Patient Information Leaflet

Liver Cirrhosis


What is Cirrhosis?

Cirrhosis is a condition where normal liver tissue is replaced by scarred tissue (fibrosis). As the scar tissue gradually builds up, the normal liver cells die. This affects the functioning of the liver, including the blood flow .

This can cause back pressure changes in the blood vessels supplying blood to liver resulting in portal hypertension.


What are the causes of cirrhosis?

There are many causes of cirrhosis, however the

Commonest causes are

  • Alcohol
  • Viral hepatitis B and C.

Other causes

  • Non alcoholic steatohepatitis
  • Autoimmune hepatitis: the immune system of the body produces antibodies to the liver cells
  • Metabolic conditions:
    • Wilsons disease: abnormal built up of copper in the liver
    • Hemochromatosis: abnormal built up of iron in the liver
  • Diseases that cause blockage of bile ducts: primary biliary cirrhosis, Primary sclerosing cholangitis, congenital problems of the bile duct
  • Poisons and environmental toxins
  • Certain types of medicines can cause cirrhosis eg methotrexate
  • Severe heart failure : Cardiac cirrhosis, due to back pressure changes causing congestion in the liver.

What are the symptoms of cirrhosis?

In the early stages there are no symptoms, however as more liver cells die and as scarring progresses, liver is not able to perform its functions. This may cause symptoms such as :

  • Tiredness
  • Swelling in feet (oedema) and abdominal distension (ascites)
  • Loss of appetite, nausea , vomiting
  • Jaundice, itching due to built up of toxins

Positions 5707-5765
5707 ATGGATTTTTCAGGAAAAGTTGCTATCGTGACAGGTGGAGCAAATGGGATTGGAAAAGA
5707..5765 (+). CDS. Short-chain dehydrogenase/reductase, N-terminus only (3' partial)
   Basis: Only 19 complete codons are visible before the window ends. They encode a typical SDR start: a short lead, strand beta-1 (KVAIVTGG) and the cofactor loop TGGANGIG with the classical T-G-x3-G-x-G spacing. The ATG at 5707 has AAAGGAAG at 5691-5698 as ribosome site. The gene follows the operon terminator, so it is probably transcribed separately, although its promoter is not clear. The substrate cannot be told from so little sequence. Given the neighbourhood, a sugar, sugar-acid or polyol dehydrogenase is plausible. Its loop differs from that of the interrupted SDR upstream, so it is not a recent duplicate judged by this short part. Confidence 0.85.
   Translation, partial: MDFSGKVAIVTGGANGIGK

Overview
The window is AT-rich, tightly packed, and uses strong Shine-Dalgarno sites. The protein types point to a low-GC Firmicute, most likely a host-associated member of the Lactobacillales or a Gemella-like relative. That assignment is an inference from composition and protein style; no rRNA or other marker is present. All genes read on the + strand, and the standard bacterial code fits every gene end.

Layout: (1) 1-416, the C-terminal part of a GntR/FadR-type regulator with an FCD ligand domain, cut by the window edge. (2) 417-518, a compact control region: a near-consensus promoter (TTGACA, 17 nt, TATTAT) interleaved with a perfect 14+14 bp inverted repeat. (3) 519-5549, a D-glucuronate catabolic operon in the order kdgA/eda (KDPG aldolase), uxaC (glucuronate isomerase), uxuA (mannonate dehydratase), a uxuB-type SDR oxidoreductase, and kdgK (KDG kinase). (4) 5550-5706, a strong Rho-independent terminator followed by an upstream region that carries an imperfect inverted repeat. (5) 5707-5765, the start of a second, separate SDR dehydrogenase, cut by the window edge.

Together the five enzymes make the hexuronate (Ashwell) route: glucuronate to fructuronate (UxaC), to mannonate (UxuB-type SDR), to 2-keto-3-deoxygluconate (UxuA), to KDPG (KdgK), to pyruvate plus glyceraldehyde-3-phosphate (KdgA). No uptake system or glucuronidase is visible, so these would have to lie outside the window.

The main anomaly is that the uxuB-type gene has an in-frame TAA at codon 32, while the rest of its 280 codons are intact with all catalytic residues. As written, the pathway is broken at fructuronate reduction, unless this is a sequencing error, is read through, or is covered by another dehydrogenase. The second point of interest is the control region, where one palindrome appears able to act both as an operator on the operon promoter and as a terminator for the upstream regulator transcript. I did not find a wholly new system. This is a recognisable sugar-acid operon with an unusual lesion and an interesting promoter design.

• Tendency to bruise easily
  • Mental health changes: alteration of sleep pattern, personality and behaviour changes

What are the complications?

  • Hematemesis (vomiting blood) or black stool (malena) due to portal hypertension
  • Liver cancer
  • Ascites (filling of fluid in abdomen) and spontaneous bacterial peritonitis (SBP: infection in the fluid)
  • Hepatorenal syndrome: poor kidney function due to liver disease
  • Hepatic encephalopathy: confusion, reversal of sleep pattern due to built up of toxins

How is cirrhosis diagnosed?

Sometimes history and clinical examination alone can raise suspicion of the diagnosis. However tests are done to confirm the same.

  • Blood tests: Liver function tests, Viral markers, autoimmune profile.
  • Imaging: Ultrasound, CT scan of liver
  • Fibroscan: non invasive assessment of scarring of liver.
  • Liver biopsy: sample of liver tissue, usually done to confirm etiology when this is not certain after blood tests.

What is the Treatment?

Treat the cause:

Cirrhosis gets progressively worse if underlying cause persists. It is possible to slow the progress of scarring by treating the cause. Any damage already occurred is usually not reversible. Example:

  • Stop drinking alcohol.
  • Antiviral medication for Hepatitis B and C.
  • Steroids for autoimmune hepatitis.
  • Medication for removing excess copper in case of Wilsons disease.

Treat underlying complications:

  • Adequate food intake including caloric and protein intake are important to prevent excess weight loss and muscle wasting.
  • Zinc supplement : due to zinc deficiency.
  • Calcium supplement: due to osteoporosis commonly associated with cirrhosis.
  • Ascites: Salt restricted diet, fluid restriction, diuretics (water tablets). When the fluid continues to accumulate despite these measures and causes discomfort, this can be drained (paracentesis).
  • Hepatic encephalopathy: usually triggered by constipation, electrolyte imbalance, infection. Avoid constipation, lactulose syrup to aim for 2-3 soft stools per day.
  • Treatment of varices due to portal hypertension: medicines can be given such as betablockers. May need endoscopy to block them in some cases.
  • Screening/Surveillance for detection of liver cancer: Blood tests (AFP) and ultrasound every 6 months.
  • In advanced stage, liver transplant may be the only option.